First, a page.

The big strength of this book is that it's a good single-volume coverage of the current technology involved in the method, including ultrafast laser systems for CARS etc. The chapter that surveys applications is also fairly well-done. The coverage does not provide enough information to make useful conclusions on choice of specific equipment, or even questions such as "would I be better served with visible-light excitation and a good CCD, or a FT instrument?"
The rest of it... well. It's simply not very well written - organization is poor, even within a given paragraph. Information is repeated multiple times; I saw the same sentence (about the need to pick a good baseline when doing quantitative work) on three consecutive pages - and in no case do they provide a good example of a well-chosen baseline. They mention apodization of FT spectra, but they do not explain or define it. They talk about work on standardizing instruments (esp. for quantitative/intensity purposes), but they wander back and forth between "it's very seldom done" and "it's not been studied much" and "it's been satisfactorily addressed" and "it's very nearly a solved problem". (As another example, there's a figure showing FT-Raman spectra of indene at several different excitation powers; the text claims that there's a non-linear power dependence for the relative peak intensities, but the figure suggests the opposite.)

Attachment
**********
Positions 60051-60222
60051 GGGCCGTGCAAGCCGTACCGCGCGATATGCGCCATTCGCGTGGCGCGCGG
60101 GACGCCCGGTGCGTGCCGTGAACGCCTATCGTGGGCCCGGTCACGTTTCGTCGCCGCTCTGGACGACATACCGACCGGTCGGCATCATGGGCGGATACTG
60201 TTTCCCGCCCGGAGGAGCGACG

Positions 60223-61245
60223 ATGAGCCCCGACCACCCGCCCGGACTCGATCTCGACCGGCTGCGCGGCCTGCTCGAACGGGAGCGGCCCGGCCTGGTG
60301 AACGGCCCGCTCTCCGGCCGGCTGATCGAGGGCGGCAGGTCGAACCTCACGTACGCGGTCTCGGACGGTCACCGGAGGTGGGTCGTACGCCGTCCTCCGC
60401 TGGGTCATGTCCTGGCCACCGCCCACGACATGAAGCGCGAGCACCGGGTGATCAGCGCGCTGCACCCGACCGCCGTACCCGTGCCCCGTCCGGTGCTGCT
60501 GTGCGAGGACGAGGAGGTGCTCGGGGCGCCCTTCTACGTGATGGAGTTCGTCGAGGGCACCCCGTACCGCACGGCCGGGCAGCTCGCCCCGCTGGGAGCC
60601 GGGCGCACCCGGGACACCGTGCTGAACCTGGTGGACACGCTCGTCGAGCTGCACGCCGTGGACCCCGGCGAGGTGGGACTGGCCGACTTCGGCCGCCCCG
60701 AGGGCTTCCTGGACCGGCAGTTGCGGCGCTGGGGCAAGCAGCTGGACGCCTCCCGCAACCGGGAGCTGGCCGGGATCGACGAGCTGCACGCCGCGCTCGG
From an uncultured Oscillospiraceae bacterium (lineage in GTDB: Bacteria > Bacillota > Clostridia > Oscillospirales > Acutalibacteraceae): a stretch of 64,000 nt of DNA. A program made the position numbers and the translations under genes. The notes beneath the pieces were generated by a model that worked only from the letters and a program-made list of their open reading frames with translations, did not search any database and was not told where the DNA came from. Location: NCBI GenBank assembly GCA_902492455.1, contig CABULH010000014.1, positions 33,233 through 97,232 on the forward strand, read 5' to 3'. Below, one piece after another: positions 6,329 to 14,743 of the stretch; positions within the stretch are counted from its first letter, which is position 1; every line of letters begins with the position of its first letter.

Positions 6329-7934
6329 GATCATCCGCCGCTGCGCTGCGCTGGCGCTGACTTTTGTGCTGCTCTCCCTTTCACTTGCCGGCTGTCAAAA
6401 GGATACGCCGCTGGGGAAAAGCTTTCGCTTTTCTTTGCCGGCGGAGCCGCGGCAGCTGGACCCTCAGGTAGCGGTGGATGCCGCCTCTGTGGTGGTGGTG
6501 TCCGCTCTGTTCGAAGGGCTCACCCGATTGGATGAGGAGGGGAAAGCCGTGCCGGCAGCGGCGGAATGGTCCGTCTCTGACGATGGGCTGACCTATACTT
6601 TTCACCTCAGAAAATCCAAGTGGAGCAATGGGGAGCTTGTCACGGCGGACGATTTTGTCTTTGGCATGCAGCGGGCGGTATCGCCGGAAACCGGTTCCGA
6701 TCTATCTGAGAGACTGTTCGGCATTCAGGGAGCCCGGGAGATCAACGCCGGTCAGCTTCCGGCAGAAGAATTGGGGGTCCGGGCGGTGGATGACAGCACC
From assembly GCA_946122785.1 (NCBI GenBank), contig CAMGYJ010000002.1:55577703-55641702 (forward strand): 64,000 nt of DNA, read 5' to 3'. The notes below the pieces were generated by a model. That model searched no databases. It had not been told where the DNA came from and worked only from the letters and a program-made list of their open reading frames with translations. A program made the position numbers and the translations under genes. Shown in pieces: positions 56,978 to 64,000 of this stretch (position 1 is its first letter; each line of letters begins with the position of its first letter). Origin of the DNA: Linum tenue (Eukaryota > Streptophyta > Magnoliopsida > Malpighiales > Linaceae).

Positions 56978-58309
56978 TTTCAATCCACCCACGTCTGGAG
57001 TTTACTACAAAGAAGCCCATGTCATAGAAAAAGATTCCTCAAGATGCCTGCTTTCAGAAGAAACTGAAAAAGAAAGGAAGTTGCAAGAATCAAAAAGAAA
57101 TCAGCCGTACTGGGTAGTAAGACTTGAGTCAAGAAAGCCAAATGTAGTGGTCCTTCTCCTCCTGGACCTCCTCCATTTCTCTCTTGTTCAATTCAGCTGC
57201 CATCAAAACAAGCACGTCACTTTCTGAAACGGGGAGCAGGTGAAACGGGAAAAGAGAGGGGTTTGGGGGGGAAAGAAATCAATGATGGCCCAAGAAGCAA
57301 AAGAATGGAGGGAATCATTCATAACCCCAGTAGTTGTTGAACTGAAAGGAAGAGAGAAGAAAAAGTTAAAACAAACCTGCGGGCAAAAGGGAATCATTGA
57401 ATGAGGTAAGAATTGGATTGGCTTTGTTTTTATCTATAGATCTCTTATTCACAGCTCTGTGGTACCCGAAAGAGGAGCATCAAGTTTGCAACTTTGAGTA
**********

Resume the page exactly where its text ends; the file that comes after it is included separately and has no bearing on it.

Sentence fragments are common, and at least two figures have typos. Was there a proof-reader?
Paragraphs also contradict each other: They say that "the SMOOTH function" (yes, apparently there's only the one) is a useful tool for bringing out weak features; that it's extremely dangerous because it obscures detail; that it's an excellent way to remove noise. On the basis of those paragraphs, the reader is left with very little indication of whether "the SMOOTH function" should be used or not. They (attempt to) cover the relevant theory, but again, it's poorly arranged and winds up obscuring more than it explains.
As a review of Raman since 2000 (McCreery's book), it's somewhat useful. They do provide extensive references, so it's perhaps an effective set of pointers on where to start reading.
It is not "the perfect book on Raman spectroscopy"; it is not even a very good one. In particular, I cannot see it useful as an introduction to Raman. (I'd hoped to suggest it as a supplement to a class I'm teaching in the fall; I'm glad I read it before giving it to students!) Their idea for the book was good; perhaps a second edition will be more useful.